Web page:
Time out Techniques: 5 Steps to Calming a Toddler's Tantrum

How to calmly and cooly handle your toddler when they do undesirable acts and throws tantrums.

Here's a little advice from one mom to another: I am the proud mother of an overactive, out spoken, fearless, independent and lively three year old.  I assume 90% of three year olds have these characteristics.  Thinking that I am not the only mother out there living with this miniature version of myself, gets me through the day.  From the time she opens her eyes in the morning, she talks, talks and talks.  She is very full of life, herself and anything she can get her hands on.  She has a very curious little mind and asks why probably 100 times a day!  Add in that I also have a 6 week old and you have a recipe for a mother living on the edge.  If it weren't for laughing outloud regularly, I would probably go insane......or more insane, or crazy or to the looney farm.

When I was preparing for the arrival of our latest little addition, I really started cuing in on my daughter's behavior.  I knew that with the little one coming, it was going to be a whole new adventure with my hands, schedule and life filling up quickly.  It seemed as though although "fussing" at her seemed to get her attention and work for the moment, there was no real change with the behavior.  I even tried swatting her leg, her hand, raising my voice, sending her to her room, sending me to my own room.......it seemed that all these did was hurt her feelings and mine as well.  We were going no where and FAST!

I am a huge reality show fan and I love watching "Super Nanny".  I always found myself laughing at the whole "time out, naughty spot" technique.  In my opinion, all time out does is give a child time to decide what they are going to do when they get back up.  But when all my own methods were failing, I decided it was time to try the time out method.  Now that we use it, we won't (and don't have to) use anything else.  Time out can be done anywhere, anytime with any child.  It lets them know you do respect them and teaches them to respect you as well.  My daughter listens more now because she wants to, not because she's being made to do so.  That makes all the difference in my opinion.  One main key is to make sure you keep at it.......it will take some time for you both to adjust to the new methods.  While you are keeping at it, be sure and keep your cool.  And remember to do the steps.....keep at the steps......follow the steps.....and don't give up!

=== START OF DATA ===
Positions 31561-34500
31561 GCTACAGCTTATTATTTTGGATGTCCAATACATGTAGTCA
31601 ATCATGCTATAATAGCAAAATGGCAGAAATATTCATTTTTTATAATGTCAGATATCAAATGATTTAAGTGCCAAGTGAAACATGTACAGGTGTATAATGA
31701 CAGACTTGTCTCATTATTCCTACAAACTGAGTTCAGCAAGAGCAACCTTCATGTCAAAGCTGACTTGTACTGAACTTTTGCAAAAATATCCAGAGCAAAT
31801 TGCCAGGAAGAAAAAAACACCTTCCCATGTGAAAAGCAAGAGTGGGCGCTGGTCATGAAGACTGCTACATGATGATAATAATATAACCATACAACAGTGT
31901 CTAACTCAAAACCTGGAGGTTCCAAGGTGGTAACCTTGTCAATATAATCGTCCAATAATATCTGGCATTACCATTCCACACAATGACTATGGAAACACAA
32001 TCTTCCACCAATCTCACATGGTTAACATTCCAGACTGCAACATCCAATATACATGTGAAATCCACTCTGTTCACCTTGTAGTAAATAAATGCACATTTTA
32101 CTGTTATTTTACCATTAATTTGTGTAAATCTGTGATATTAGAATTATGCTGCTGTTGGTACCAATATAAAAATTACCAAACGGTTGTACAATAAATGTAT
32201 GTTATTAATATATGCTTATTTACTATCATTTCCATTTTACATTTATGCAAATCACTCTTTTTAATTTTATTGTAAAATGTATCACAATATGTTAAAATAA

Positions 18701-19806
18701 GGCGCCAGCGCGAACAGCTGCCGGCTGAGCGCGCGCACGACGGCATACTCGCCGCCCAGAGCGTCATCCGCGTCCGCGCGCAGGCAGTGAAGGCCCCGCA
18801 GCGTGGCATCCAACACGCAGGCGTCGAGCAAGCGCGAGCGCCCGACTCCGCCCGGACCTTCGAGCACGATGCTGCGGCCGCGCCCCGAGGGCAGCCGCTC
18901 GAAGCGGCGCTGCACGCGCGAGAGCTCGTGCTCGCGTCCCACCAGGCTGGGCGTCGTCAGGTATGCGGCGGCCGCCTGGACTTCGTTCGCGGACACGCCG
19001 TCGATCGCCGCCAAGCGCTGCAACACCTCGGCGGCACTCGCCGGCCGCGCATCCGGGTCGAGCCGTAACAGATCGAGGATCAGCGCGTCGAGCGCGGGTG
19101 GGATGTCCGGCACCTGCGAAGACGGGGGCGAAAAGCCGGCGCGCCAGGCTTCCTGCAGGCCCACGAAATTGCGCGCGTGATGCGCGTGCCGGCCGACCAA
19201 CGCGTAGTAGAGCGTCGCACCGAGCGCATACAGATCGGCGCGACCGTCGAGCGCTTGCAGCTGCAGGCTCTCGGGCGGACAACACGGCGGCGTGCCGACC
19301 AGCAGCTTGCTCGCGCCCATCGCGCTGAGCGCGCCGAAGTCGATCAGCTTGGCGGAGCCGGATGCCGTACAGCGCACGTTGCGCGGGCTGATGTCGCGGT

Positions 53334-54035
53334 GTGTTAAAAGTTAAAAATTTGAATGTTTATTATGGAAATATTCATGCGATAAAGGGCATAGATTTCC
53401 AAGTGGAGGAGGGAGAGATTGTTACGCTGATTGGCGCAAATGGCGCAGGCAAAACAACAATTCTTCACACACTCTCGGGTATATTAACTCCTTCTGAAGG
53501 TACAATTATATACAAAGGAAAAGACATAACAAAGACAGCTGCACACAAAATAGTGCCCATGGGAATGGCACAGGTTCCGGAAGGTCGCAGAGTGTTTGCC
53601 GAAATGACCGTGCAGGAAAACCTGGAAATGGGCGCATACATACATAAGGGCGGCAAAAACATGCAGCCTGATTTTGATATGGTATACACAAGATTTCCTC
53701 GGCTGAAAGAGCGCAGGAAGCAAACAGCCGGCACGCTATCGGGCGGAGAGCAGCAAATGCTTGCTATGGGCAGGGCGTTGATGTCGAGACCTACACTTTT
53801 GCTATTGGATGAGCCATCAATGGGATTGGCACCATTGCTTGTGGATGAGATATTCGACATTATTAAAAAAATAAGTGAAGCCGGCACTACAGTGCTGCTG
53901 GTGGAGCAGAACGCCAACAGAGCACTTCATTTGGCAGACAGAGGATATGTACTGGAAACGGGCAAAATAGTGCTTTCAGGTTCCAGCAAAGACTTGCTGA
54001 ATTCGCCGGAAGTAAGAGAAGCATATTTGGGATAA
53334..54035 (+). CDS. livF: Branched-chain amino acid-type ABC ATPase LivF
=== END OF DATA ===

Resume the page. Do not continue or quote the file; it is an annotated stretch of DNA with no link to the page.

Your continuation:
There are a few easy steps to follow to get the job done:

  1. Give a warning for the undesired behavior, action or situation.  You also want to make sure that you talk to your child at their eye level and explain briefly why this is not acceptable.
  2. Upon the 2nd occurrence (in the same day, if you are just starting to address a new issue) place the child in the time out spot.  If you are in public or not at home, the time out spot can be anywhere you see a place to do so.
  3. Remain calm, cool and under control.  Tell your child why there are in time and out and walk away.
  4. The child needs to stay in time out for 1 min per year of age.....my 3 year old stays for 3 minutes.  Anything longer, is inefficient and they don't understand the why and what and will forget why there are there in the first place.  In the event that your child gets up......AND THEY WILL, the time out starts back over.  Do not speak to your child, do not address them, just place them back in the spot--This is the hardest part!  It has taken up to 20 times before with my own to complete a time out.  BUT remember it will and does get easier!!!
  5. After the time is up, get back down to your child's eye level, discuss the unacceptable behavior (do not use the word "bad"), remind them quickly what is good behavior, hug, kiss and go play.

Stick with it! Don't give up and remember to stay calm! It's so important to not tell your child they are "bad" and to not yell at them.


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